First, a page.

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Battlefords Park

by Dave Yanko

BATTLEFORDS PROVINCIAL PARK — Battlefords Provincial Park takes its name from the riverside communities located 40 km (25 miles) south of here on Highway 4. It's one of Saskatchewan's 'recreational' parks.

That means it was designed and developed for more intensive use than a 'natural environment' park, where the emphasis is on preserving for public enjoyment large tracts of unspoiled land. Here, the amenities and facilities were created with a view to serving the recreational needs of many people, all at once. You might say that in these (typically) smaller recreational parks like Battlefords, flora and fauna take a back seat to people.

Sunset on Jackfish Lake.

The beach at Jackfish Lake is the focal point of the park, and it is grand. It's more than two football fields in length, 25 metres (yards) wide, and the water remains fairly shallow a good distance from the shoreline — we did encounter a few weeds in the deeper water. It's situated in the core area, on the edge of one of four campgrounds that support a total of more than 400 campsites in the park.

This large beach also serves as a grandstand for the water sports and boating activities occurring on the lake beyond the broad crescent of buoys demarcating the swimming area. And there's certainly plenty going on out there on a nice summer day.

A portion of the large, well-maintained beach.

Jackfish (and the adjacent Murray Lake, located outside of the park boundaries) is cottage country. Campers who bring their boats to the lake for the weekend augment an armada of crafts launched from scores of cabins on the north and east sides of Jackfish, including those from the resort community of Cochin just south of the park boundary. Meota, a lovely little resort, regional park and retirement community on the south end of the lake, contributes its share of vessels, as well.

We saw water skiers, tubing aficionados and people on 'jet skis' sharing (surprisingly close) quarters with anglers and pleasure boaters. All appeared to be enjoying themselves.

Bicycle, boat and water-craft rentals are available near the public boat launch at the north end of the beach. In this same vicinity there's a miniature golf course, a ball diamond, a horseshoe pitch and group camping sites.

Above the beach are wash and change rooms, and a modern store containing camping supplies and a fast food concession. All around the main beach area is a lush and expansive grass carpet as well as two, excellently-maintained beach volley ball courts and a modern creative playground. Two parking lots, large enough surely to handle any weekend surge of visitors, separate this extended beach area from campsites in the Centre Campground.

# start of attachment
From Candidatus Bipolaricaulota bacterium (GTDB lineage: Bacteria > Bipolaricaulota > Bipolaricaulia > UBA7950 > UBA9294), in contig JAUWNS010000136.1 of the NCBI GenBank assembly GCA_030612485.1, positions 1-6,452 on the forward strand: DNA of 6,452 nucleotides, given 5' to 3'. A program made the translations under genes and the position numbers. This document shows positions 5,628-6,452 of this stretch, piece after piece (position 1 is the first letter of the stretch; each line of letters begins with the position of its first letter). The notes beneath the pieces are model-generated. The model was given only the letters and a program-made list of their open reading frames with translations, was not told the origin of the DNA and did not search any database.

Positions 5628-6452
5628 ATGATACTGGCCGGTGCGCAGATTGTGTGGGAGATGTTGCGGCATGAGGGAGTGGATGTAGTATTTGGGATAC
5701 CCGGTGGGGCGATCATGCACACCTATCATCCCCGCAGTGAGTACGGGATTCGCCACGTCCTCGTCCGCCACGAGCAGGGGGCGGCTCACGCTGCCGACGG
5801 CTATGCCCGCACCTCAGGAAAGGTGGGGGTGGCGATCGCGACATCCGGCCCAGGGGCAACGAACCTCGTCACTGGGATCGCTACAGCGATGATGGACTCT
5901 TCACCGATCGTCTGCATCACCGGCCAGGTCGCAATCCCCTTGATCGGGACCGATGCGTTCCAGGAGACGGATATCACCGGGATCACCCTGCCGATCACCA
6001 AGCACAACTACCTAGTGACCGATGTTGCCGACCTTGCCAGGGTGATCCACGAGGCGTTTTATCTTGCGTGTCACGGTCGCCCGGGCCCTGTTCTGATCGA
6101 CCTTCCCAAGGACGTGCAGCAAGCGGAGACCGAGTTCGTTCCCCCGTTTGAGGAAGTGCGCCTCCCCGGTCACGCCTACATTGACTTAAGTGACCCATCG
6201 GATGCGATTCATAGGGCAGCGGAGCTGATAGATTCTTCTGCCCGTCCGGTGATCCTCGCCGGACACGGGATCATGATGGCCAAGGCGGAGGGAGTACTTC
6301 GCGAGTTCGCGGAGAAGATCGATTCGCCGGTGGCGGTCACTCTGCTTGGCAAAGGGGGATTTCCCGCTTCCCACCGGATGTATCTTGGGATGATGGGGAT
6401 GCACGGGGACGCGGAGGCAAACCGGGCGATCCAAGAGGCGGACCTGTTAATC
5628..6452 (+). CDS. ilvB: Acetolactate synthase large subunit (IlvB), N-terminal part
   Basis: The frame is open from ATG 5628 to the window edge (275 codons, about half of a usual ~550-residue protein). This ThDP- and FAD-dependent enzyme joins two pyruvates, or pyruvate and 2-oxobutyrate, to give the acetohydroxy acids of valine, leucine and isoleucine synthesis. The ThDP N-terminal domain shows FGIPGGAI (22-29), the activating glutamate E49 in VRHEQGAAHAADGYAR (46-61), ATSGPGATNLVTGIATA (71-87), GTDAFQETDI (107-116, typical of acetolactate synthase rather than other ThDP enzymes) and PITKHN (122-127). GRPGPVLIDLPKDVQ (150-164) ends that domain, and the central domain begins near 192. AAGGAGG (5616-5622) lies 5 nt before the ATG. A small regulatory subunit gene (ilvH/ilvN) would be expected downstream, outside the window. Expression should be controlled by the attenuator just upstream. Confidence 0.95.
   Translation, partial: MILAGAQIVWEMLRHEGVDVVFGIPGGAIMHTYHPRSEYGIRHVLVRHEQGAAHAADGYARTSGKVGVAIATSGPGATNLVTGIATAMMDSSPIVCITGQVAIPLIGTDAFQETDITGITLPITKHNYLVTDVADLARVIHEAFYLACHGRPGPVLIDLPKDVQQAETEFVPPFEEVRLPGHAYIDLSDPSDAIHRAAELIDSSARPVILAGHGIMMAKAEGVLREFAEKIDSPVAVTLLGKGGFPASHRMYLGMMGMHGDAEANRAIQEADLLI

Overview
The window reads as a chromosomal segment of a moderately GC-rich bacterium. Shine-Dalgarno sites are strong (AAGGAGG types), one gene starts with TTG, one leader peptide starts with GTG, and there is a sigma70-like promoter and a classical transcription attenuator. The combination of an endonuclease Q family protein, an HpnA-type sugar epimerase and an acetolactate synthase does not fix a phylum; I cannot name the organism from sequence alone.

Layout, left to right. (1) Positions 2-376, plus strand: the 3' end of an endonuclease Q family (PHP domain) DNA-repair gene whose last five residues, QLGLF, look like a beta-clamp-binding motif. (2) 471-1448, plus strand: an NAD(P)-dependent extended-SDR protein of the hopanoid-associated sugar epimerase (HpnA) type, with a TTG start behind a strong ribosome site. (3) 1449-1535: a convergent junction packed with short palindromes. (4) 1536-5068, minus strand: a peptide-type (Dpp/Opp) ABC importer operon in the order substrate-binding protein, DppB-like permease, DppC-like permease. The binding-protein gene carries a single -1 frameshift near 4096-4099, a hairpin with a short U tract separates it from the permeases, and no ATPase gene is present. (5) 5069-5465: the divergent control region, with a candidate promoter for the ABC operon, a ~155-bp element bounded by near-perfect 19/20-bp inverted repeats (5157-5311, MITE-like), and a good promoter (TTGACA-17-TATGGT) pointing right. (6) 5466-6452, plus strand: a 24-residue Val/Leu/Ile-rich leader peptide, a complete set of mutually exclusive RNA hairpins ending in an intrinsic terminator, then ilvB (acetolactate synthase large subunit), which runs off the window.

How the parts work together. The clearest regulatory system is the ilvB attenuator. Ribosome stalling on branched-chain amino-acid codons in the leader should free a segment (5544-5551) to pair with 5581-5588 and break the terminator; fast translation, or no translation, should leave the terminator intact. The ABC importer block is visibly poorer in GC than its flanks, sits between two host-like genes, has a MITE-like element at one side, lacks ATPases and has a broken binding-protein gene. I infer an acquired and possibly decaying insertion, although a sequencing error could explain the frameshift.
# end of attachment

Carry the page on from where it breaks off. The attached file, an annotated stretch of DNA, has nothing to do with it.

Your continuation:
Just paddling around at the beach.

The camping facilities at Battlefords are among the best I've seen in Saskatchewan's provincial parks. The popular Centre Campground, where we staked our claim, will appeal to people who want to be close to the beach area and other amenities, while the equally popular North Campground offers a quieter and more secluded camping experience. Some sites in the North Campground are carved out of thick bush and others straddle small meadows.

The beach- volleyball area is a popular spot.

Group camping is no afterthought at this park. The several areas we checked out were well designed around large fire pits, with drinking water, firewood and washrooms close at hand. A picnic pavillion on a rise overlooking the beach appears to be a good place to feed a medium to large group of people.

If the beach at Battlefords Provincial Park is the focal point for most visitors, Jackfish Lodge Golf & Conference Centre is the major attraction for many others. The facility features a first-rate, 18-hole course that hugs the lake, modern accommodations (58 rooms, three of which are wheelchair accessible), a licenced restaurant, lounge, conference rooms and banquet facilities.

The focus is fun.

There are two short nature trails in the park, and a lengthier mountain bike trail winds through the hills near the park entrance. If you're new to the park, watch for the camping-permit office on your right after entering the main gates. It's easy to miss.

While the setting of Battlefords Provincial Park is without a doubt a pretty one, the park is not really a place designed for people to enjoy nature on her own terms. If you're seeking pristine wilderness, backwoods hiking or camping, or a quiet canoe ride on a lake with few other boaters, you would do well to look elsewhere.

But if you're looking for an outdoor experience that includes lots of other people, a nice range of camping and recreational facilities, and a nearby lake for swimming, fishing, water-skiing and boating, Battlefords Provincial Park may well be just the spot.

To learn more about Battlefords or other provincial parks, or to use Saskatchewan Park's online campsite reservation system, click here.

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